“You’re living a Sally Rooney novel,” one friend said when I told her I planned to escape to Italy for the month of August. When I mentioned my trip to a producer in a meeting, they echoed the Rooney reference. Under the Tuscan Sun also made appearances in conversation, as did the general aesthetic of Nancy Meyers, though as far as my research goes, nothing in her oeuvre involves a Black woman fleeing to the Chianti hills.
In these stories, well-to-do white women spring for international plane fare to work out the knots in their souls. Our situations weren’t quite the same. I was finally at a point in my life where I could afford a getaway, though. I hadn’t grown up traveling. I’d spent childhood in and out of homelessness, and seeing more of the world was a gift to myself. But the work that made it possible for me to afford a month in Italy was the kind that made me burned out enough to need it.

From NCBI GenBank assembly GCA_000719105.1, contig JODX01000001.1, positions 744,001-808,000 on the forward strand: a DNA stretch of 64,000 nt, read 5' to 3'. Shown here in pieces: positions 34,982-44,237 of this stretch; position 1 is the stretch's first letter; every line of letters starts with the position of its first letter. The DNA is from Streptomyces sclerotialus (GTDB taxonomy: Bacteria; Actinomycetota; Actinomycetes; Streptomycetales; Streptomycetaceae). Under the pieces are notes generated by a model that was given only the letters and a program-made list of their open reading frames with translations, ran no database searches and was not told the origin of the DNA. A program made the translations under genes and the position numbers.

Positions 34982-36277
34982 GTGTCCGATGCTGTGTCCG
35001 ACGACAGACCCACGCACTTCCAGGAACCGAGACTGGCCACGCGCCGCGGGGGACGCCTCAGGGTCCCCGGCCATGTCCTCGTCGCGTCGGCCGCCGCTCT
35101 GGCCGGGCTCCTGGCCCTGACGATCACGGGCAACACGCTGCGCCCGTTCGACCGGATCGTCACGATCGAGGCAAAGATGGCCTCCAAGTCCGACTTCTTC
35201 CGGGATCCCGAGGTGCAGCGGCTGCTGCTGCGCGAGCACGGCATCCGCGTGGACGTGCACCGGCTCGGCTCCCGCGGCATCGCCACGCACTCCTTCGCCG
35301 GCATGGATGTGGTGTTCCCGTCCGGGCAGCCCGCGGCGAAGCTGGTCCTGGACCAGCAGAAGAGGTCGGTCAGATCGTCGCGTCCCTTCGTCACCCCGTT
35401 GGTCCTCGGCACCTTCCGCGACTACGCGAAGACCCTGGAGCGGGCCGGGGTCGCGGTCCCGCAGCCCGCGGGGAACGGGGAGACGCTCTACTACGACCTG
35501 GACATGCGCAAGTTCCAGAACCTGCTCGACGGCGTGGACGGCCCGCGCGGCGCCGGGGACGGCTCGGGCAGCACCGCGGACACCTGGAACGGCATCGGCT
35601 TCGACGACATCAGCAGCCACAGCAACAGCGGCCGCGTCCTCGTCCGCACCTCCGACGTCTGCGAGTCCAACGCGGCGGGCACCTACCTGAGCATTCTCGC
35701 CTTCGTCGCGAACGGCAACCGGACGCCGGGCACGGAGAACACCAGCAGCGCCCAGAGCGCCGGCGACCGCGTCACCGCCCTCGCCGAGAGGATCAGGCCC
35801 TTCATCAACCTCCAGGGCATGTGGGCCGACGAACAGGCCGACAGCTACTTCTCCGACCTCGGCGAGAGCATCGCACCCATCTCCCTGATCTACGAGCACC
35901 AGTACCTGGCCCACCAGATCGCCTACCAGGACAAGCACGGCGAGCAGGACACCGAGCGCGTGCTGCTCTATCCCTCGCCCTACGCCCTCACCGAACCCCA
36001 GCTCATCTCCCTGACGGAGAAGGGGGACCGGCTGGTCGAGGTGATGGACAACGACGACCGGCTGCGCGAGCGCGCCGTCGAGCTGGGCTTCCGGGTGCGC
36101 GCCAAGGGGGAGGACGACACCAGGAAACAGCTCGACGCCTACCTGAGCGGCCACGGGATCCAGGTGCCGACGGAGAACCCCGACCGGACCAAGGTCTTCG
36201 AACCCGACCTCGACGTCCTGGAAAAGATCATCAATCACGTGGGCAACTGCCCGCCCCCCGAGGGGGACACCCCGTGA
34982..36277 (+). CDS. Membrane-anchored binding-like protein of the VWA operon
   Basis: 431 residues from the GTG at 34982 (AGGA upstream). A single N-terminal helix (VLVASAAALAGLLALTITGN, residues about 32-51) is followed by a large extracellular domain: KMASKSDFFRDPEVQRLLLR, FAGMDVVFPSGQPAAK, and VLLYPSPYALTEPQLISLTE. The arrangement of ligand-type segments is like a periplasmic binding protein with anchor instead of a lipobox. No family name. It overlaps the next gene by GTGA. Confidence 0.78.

I earned the coin to undo my own knots over three years of nonstop work. After making the jump from journalist to screenwriter in 2019, I bounced between writers’ rooms, sold a movie to a major studio, and optioned two pilots, one of which attached my favorite director. If I kept on this trajectory, there was hope that someday I’d be able to provide for my loved ones who were still below the poverty line, afford a Nancy Meyers kitchen of my very own, and have a prolific career even half as memorable as the movies that house those kitchens.
But after every milestone, joy was followed quickly by a new pit of fear in my stomach. I’d sold my first movie, grasped a dream I’d had since I was 10 years old — but I could still fuck it up. If this career didn’t pan out, I didn’t exactly have a safety net to fall back on. Failure wasn’t an option, so I worked myself into the ground. Nerves bled into long nights while my depression and anxiety morphed into new monsters. I joked to friends that “Every major Hollywood contract should come with a free Ativan prescription.”